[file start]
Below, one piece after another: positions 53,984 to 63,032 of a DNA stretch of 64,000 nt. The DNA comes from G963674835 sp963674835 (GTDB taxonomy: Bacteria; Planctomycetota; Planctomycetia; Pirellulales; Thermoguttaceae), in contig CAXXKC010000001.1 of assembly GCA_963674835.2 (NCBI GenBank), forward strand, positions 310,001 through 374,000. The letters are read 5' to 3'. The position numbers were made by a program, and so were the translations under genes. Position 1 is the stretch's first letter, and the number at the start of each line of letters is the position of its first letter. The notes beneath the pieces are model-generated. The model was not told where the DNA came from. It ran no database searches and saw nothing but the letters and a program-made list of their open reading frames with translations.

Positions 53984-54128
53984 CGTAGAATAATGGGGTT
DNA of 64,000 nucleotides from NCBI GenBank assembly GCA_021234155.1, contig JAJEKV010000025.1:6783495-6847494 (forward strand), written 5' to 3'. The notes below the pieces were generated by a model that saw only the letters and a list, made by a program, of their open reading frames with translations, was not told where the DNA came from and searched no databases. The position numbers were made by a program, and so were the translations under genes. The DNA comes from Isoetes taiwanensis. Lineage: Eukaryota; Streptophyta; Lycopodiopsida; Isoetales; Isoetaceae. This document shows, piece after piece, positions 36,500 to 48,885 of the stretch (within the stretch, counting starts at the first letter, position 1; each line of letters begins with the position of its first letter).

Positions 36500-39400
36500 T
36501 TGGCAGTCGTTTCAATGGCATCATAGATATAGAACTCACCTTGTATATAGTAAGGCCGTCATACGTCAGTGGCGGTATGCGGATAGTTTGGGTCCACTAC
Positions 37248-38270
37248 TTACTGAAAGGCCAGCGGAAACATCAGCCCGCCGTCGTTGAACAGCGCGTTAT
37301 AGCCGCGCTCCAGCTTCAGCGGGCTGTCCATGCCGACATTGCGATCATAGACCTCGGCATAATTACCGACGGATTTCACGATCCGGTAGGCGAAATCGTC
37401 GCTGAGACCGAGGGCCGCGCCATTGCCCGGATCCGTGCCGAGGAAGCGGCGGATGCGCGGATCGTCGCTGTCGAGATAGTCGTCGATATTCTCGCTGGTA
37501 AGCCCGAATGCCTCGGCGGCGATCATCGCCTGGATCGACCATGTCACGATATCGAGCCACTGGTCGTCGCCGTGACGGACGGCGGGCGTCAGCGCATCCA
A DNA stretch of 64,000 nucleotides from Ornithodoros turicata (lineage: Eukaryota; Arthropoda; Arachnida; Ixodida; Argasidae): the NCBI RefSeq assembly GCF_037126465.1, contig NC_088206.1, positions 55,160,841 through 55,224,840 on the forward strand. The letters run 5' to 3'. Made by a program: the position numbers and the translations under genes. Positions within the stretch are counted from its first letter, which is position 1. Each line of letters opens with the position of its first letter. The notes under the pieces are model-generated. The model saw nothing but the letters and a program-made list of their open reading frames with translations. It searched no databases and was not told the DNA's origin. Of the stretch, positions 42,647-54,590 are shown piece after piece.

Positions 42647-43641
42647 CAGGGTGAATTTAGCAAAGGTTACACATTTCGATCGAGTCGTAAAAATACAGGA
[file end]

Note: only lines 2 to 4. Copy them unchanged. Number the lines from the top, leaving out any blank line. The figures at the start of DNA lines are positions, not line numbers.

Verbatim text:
Positions 53984-54128
53984 CGTAGAATAATGGGGTT
DNA of 64,000 nucleotides from NCBI GenBank assembly GCA_021234155.1, contig JAJEKV010000025.1:6783495-6847494 (forward strand), written 5' to 3'. The notes below the pieces were generated by a model that saw only the letters and a list, made by a program, of their open reading frames with translations, was not told where the DNA came from and searched no databases. The position numbers were made by a program, and so were the translations under genes. The DNA comes from Isoetes taiwanensis. Lineage: Eukaryota; Streptophyta; Lycopodiopsida; Isoetales; Isoetaceae. This document shows, piece after piece, positions 36,500 to 48,885 of the stretch (within the stretch, counting starts at the first letter, position 1; each line of letters begins with the position of its first letter).